An official's "failure to alleviate a significant risk that [he] should have perceived but did not, while no cause for commendation, cannot under our cases be condemned as the infliction of punishment[.]" Farmer, 511 U.S. at 838. To substantiate a claim of deliberate indifference, plaintiff must establish two elements: "that [he] had a 'serious medical condition' and that it was met with 'deliberate indifference.'" Mayo v. County of Albany, No. 09-1745-cv, 2009 WL 4854022, at *1 (2d Cir. Dec. 17, 2009) (quoting Caiozzo v. Koreman, 581 F.3d 63, 72 (2d Cir. 2009)). This standard "requires a showing that defendants acted with 'a state of mind that is the equivalent of criminal recklessness.'" Mayo, 2009 WL 4854022 at *1 (quoting Hernandez v. Keane, 341 F.3d 137, 244 (2d Cir. 2003)); see also Day v. Warren, No. 08-3131-pr, 2010 WL 93150, at *1 (2d Cir. Jan. 12, 2010) (affirming district court's grant of summary judgment on an Eighth Amendment claim where plaintiff failed to show "that the Defendants knew of and disregarded an excessive risk to his health").

A. Plaintiff Fails to Show He Suffered From a Serious Medical Condition

Plaintiff must first prove "that the alleged deprivation of medical treatment is, in objective terms, 'sufficiently serious'-that is, the prisoner must prove that his medical need was 'a condition of urgency, one that may produce death, degeneration, or extreme pain.'" Johnson v. Wright, 412 F.3d 398, 403 (2d Cir. 2005) (citations omitted). The undisputed affidavit of defendant's expert physician Dr. Anthony Milano indicates that plaintiff's hernia did not constitute such a condition of urgency. (See Decl. of Anthony Milano, M.D., in Supp. of Mot. for Summ. J., Docket # 111 ("Milano"), Ex. B.) Dr. Milano indicates that, on September 18, 2006, an examination by Dr. Harold Beaton at New York Downtown Hospital found that plaintiff suffered from "an easily reducible abdominal incisional hernia that was noted to be increasing in size and without symptoms except with intermittent pain with hard bowel movement and coughing," as well as an umbilical hernia. (Milano Ex. B at 2; see also Milano Supplemental Decl., Docket #112 ("Milano Supp.") Ex. A at 2; Pl.'s Opp. to Defs.' Mot. for Summ. J. ("Opp."), Ex. 6.)*fn2 Although Dr. Beaton opined on October 6, 2006 that plaintiff's condition required surgical treatment, "at no time was there any evidence of irreducibility, incarceration, strangulation or other morbid complications of this hernia." (Milano Ex. B at 2.) As Dr. Milano reports, prison doctors noted in April 2007 that plaintiff's incisional hernia had become more uncomfortable for him "but remained easily reducible, nontender, and without other complications." (Id.; see also Opp. Ex. 10, 24.) Dr. Milano concludes that plaintiff's condition "never constituted an emergency-surgical or otherwise-and that the operative repair of Mr. Tarafa's hernia constituted only truly elective surgery, and not emergency surgery." (Milano Supp. Ex. A at 2).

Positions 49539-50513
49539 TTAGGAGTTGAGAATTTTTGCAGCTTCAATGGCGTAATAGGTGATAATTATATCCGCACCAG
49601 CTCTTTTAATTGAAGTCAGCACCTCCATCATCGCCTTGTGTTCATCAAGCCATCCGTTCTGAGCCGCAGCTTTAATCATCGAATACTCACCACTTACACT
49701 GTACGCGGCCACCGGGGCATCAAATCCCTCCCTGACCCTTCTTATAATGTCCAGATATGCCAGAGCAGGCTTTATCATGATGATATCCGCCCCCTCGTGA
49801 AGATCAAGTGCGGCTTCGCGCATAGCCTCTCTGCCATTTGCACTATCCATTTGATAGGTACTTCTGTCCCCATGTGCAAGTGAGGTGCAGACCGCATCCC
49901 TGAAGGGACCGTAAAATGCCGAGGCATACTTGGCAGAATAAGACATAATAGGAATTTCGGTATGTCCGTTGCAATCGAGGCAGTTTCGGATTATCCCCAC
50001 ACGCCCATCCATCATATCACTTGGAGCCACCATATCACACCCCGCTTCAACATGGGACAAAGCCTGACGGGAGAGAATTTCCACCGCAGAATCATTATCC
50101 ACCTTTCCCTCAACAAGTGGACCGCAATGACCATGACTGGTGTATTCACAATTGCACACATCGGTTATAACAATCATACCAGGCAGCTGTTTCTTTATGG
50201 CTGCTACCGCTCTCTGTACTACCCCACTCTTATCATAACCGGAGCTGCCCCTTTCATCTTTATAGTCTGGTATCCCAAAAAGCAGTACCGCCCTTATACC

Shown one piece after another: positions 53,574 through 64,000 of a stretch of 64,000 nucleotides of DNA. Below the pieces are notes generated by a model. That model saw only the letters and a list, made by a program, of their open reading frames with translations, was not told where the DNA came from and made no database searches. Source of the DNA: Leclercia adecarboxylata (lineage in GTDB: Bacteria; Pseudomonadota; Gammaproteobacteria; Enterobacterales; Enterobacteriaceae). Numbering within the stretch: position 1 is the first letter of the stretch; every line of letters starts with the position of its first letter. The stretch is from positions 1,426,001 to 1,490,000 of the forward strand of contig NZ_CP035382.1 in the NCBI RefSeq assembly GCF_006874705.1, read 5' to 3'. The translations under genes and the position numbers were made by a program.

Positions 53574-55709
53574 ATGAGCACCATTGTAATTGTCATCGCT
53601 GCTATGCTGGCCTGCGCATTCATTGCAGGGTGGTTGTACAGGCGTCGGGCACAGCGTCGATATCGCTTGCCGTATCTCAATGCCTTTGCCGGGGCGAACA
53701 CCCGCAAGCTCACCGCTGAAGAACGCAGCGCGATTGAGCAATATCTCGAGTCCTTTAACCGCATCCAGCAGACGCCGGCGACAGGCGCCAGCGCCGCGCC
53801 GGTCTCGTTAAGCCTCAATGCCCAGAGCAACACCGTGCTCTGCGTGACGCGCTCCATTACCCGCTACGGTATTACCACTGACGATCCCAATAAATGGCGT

Dr. Milano's conclusion is well-supported by plaintiff's medical records. (See, e.g., Opp. Ex. 4 (describing plaintiff's evaluation by medical care providers between December and May 2006, and noting that each time "the provider has found no signs of an un-reducible hernia"); Ex 10 (treating physician noting on April 2, 2006 that plaintiff's incisional hernia was "easily reducible"); Ex. 22 (treating physician noting on July 19, 2006 that plaintiff's incisional hernia was not incarcerated); Ex. 9 (treating physician indicating on February 9, 2007 that surgical repair of incisional hernia was "elective"); Ex. 25 (on May 21, 2007, treating physician characterizing plaintiff's surgery as "elective and not necessary now"); Ex. 13 (reflecting treating physician's understanding on June 1, 2007 that BOP would "provide the surgery even though it is an elective operation."). Indeed, Dr. Beaton performed the surgical repair of the incisional and umbilical hernias on June 26, 2007 without complication and attended with good healing. (Milano Ex. B at 2; Opp. Ex. 14A, 29-30.)